[ Nutrition ]

Acalculous pyelonephritis and cholecystitis occurring simultaneously in a diabetic patient on sitagliptin therapy

A 74-year-old obese woman with a long-standing history of uncontrolled type II diabetes mellitus was admitted to the hospital for an acute asthma exacerbation. Complications of EPN include septic shock, acute renal failure, and disseminated intravascular coagulation. Diabetics account for 70–90% of all cases [9, 12]. Her bowels had not been open for three days, and she had not passed flatus for the last twenty-four hours. The patient was managed with Coupled Plasma Filtration Adsorption (CPFA). Pyelonephritis is an inflammation of the kidney, usually due to a bacterial infection. There were no new complications, and the patient was discharged after 2 weeks of antibiotics with 2 more weeks of oral antibiotics.

Therapeutic policy must be based on pyelonephritis form, severity of DM and efficacy of conservative therapy. Rest of the systemic examination was normal. Absorbed: Journals that are combined with another title. aureus is an uncommon pathogen and should raise concern for other infectious process (e.g., blood stream infection, endocarditis). For AKI, all the patients were given hemodialysis (intermittent mode, polysulfone membrane, hollow fiber dialyser) through internal jugular access. Sensitivities (to antibiotics) will be obtained. We report a type-2 diabetes mellitus patient presenting with persistent fever, vomiting and pyuria despite appropriate treatment, diagnosed as a case of EPN, recovered without any surgical intervention.


His heart rhythm was regular. Her additional medications included telmisartan, amlodipine, atorvastatin, thyroxine, and calcium/vitamin D. On admission he was febrile, dehydrated, hypotensive and tachycardic with right upper quadrant pain and some mild generalised abdominal tenderness. These data support that this murine diabetic UTI model is consistent with known characteristics of human diabetic UTI and can provide a powerful tool for dissecting this infection in the multifactorial setting of diabetes. It cites that his vomiting first occurred 5… Her A1C was 10.2%. This was attributed to the presence of underlying diabetic nephropathy.

Urine culture showed growth of Escherichia coli, for which she was started on parenteral antibiotics (meropenem and amikacin) and sitagliptin was stopped. Azotaemia was defined as serum creatinine greater than 2.5 mg/dl. Ultrasonography of the abdomen and pelvis revealed left sided pyelonephritis, with acalculous cholecystitis, for which conservative medical management was done. Ionotropic support with dopamine was also initiated after the 2nd day. DPP 4 is also expressed as CD26 on the membranes of various cells, including leucocytes. This is involved in T-cell activation, signal transduction, and interactions between the antigen presenting cells and CD4+ T cells.[2] Therefore, an inhibitor like sitagliptin exerts anti-inflammatory effects by downregulating various inflammatory mediators, such as, c-Jun N-terminal kinase (JNK)-1, toll-like receptor (TLR)-4, inhibitory ĸ-B kinase (IKK-ß), tumor necrosis factor (TNF)-α, interleukin (IL)-6, and the C-reactive protein (CRP). We are currently investigating possible drug injury lawsuits against the responsible pharmaceutical companies for diabetes patients using SGLT2 inhibitor diabetes drugs who have developed side effects such as diabetic ketoacidosis, acute kidney injury, and serious urinary tract infections (UTIs) that led to urosepsis or pyelonephritis.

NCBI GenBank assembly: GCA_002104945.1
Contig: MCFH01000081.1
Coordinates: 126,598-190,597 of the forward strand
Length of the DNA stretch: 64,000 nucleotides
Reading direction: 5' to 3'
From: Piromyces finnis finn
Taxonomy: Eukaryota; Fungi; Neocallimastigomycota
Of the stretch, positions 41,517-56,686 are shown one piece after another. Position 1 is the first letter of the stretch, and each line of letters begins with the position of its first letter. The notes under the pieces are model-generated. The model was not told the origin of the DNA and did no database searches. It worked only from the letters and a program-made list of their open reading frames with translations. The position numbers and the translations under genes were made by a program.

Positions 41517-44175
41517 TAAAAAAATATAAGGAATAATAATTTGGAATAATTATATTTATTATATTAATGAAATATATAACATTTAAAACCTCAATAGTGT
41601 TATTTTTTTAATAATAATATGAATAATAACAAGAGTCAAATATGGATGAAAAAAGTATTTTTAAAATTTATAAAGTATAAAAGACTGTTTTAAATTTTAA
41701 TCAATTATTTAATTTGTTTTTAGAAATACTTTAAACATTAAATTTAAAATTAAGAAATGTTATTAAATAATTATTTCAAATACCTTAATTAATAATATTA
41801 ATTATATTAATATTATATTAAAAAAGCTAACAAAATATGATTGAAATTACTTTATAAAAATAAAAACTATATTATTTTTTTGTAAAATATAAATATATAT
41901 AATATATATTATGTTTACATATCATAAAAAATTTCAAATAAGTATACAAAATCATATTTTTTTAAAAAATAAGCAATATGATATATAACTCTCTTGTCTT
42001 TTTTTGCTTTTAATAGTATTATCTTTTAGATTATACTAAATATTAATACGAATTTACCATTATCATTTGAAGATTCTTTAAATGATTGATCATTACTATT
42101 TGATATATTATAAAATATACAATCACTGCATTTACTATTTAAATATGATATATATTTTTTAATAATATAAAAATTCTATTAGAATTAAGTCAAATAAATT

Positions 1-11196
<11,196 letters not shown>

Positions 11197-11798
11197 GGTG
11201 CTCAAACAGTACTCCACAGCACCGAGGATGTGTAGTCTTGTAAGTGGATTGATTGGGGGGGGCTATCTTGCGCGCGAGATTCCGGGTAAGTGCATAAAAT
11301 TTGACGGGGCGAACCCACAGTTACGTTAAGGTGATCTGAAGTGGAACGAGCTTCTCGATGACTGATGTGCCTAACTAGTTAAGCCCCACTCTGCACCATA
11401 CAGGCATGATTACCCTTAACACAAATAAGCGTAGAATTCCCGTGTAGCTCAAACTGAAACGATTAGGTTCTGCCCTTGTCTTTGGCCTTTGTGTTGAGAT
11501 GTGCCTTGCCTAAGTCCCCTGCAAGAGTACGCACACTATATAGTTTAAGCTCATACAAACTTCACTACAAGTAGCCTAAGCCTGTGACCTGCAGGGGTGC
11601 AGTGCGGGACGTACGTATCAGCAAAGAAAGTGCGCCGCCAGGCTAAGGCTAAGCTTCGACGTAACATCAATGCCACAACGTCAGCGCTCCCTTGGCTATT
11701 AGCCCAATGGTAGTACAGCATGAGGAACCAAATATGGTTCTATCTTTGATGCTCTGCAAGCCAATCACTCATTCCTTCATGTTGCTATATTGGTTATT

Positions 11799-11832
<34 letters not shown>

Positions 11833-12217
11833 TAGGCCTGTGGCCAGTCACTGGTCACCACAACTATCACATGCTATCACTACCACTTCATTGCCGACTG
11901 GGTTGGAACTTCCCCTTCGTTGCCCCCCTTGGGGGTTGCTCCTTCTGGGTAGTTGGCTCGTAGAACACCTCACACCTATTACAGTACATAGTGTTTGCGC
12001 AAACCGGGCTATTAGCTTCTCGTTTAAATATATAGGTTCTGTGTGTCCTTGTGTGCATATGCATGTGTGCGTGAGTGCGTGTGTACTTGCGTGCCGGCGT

From the VigiBase (the World Health Organization – Adverse Drug Reactions (WHO-ADR) database), 305,415 suspected ADRs were identified involving antidiabetic drugs in 106,469 case reports, of which 8,083 involved monotherapy with DPP-4 inhibitors. The reporting of overall infections was higher for patients using DPP-4 inhibitors compared to users of biguanides (reporting an odds ratio (ROR) of 2.3 [95% CI 1.9–2.7]). Out of a total of 212 DPP-4–related infections, 24 (11.3%) subjects had multiple infections, similar to our patient. Additionally, the risk of upper respiratory tract infection (URTI) (ROR 12.3 [95% CI 8.6–17.5]) was specifically associated with the use of DPP-4 inhibitors.[3] URTI included acute rhinitis, sinusitis, pharyngitis, and tracheobronchitis in that report. Similarly, a meta-analysis involving 29 studies related to incretin therapy reported that DPP-4 inhibitors had both an increased risk of nasopharyngitis (risk ratio, 1.2 [95% CI, 1.0–1.4] and urinary tract infection (UTI) (risk ratio, 1.5 [95% CI, 1.0–2.2].[4] UTI included cystitis and pyelonephritis. Our patient had early manifestation of congenital NDI, contrary to his uncle who developed symptoms at a later age and the grandmother who appears to have a mild form. A majority of the trials had a duration of less than 30 weeks.

Although the increased risk for UTI was associated with both DPP 4 inhibitors equally, the risk for nasopharyngitis was more evident for sitagliptin. However, there was no increased risk of infection with DPP-4 use in a meta-analysis that involved 19 studies, including 7,136 patients randomized to a DPP-4 inhibitor and 6745 patients randomized to another hypoglycaemic drug.[5] These differences in results may be on account of the various confounding factors, such as, the age of the patients, severity/duration of diabetes, other co-morbidities, concomitant use of immunosuppressant drugs such as steroids, duration/dose of DPP 4 inhibitors, and rate of reporting of adverse effects in different studies. Our case presented with nonspecific, generalized symptoms and detected to have type 2 diabetes mellitus. Post-marketing surveillance for these drug related adverse reactions should be done to ensure its safety among diabetic patients, particularly in a country like India.

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